Mar-21-21

How translators adapt to the fast-changing localization industry?

Three translation experts and I hosted a room at Clubhouse few weeks ago. Our topic was “Localization is translation? Let's talk about the localization industry”. It was inspiring!

The initiator of this event is Hsu Hao, a lecturer of the Graduate Program in Translation and Interpretation at National Taiwan University. He has been working in game localization for many years. It’s my pleasure to co-host this event with him.

Hsu Hao also invited Leon Fan, a vendor manager at RWS Moravia, to share his observation with us. RWS is the fifth largest localization company in the world, and we are thrilled to have Leon to show us a bigger picture of the industry.

I too invited Camille Xu, the technology director at Linguitronics. Linguitronics is a well-known localization company in Taiwan and Camille has abundant experience working with big LSPs.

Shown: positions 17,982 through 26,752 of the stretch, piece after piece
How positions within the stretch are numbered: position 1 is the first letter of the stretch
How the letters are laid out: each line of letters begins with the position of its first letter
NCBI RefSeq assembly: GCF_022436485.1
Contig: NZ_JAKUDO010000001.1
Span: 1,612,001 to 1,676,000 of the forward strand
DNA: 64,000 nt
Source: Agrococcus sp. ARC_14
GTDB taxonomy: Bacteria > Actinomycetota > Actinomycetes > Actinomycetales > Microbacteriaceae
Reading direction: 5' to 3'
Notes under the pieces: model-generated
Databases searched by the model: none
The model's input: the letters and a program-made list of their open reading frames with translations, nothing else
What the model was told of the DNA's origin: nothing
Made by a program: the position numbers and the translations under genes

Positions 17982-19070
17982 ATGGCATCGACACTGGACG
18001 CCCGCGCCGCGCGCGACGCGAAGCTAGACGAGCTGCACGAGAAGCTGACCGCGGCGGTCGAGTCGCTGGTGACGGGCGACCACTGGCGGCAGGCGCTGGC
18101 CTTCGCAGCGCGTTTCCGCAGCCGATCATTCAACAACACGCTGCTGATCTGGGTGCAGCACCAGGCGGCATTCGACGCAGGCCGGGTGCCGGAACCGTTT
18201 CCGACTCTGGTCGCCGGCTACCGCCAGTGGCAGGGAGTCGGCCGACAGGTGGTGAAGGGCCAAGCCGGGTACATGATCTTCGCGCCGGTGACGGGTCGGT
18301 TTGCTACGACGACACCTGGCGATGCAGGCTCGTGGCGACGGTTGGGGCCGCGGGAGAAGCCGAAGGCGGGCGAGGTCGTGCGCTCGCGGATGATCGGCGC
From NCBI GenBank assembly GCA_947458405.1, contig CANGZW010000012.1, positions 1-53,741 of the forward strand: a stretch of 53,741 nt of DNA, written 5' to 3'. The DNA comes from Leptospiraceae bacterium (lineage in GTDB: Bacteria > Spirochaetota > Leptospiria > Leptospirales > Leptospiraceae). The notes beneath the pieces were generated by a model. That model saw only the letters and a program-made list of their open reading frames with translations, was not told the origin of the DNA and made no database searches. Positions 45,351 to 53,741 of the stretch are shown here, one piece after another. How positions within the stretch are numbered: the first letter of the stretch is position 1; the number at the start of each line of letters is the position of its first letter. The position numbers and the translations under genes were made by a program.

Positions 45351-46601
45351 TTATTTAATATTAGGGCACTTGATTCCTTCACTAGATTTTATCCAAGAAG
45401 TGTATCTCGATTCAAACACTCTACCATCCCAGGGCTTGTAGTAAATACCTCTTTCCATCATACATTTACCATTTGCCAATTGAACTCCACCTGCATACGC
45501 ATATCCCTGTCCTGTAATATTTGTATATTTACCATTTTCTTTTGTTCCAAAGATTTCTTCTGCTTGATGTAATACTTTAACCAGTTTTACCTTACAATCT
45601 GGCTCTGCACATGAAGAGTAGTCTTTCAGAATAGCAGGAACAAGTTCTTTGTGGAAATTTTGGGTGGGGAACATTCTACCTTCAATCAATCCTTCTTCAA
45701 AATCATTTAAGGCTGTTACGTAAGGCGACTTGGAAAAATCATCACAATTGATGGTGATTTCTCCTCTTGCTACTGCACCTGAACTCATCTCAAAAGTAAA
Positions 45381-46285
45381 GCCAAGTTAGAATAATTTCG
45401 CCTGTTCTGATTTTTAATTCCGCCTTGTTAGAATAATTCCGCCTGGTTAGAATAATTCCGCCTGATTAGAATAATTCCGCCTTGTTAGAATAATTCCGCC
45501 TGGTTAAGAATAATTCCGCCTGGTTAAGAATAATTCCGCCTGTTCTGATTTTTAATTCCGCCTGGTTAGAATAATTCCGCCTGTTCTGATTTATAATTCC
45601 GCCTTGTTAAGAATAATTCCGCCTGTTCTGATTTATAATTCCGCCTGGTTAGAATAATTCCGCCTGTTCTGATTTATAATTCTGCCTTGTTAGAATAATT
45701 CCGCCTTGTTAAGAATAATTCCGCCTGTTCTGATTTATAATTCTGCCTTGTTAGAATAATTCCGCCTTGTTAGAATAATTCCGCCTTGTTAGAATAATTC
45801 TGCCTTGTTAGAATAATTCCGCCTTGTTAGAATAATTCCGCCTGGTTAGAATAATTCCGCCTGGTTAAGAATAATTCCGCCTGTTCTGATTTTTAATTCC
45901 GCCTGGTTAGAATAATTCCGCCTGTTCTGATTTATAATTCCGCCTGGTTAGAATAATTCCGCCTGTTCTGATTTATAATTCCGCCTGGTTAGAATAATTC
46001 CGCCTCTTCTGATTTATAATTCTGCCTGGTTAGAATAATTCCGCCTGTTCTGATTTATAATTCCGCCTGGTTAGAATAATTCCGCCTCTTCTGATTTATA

From an outsider perspective, localization seems like a shadow with little presence. In reality, however, the industry is as large and complex as the multinational companies it serves.

In this 2.5-hour session, we talked about a wide range of topics. Since there is too much to cover, I will share the most inspiring part here.

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Things have been changed

In the past, Leon said, clients usually commissioned large-scale cases that took years to complete. But recently, big projects have been gradually replaced by small ones that take a few months to complete. These much smaller cases sometimes come in a hurry, and it’s difficult for LSPs to predict which domains of talent they need to complete the tasks.

Camille added that many IT companies are now using the Agile development method in their R&D process, which leads to a huge change in how multinational companies cooperate with LSPs.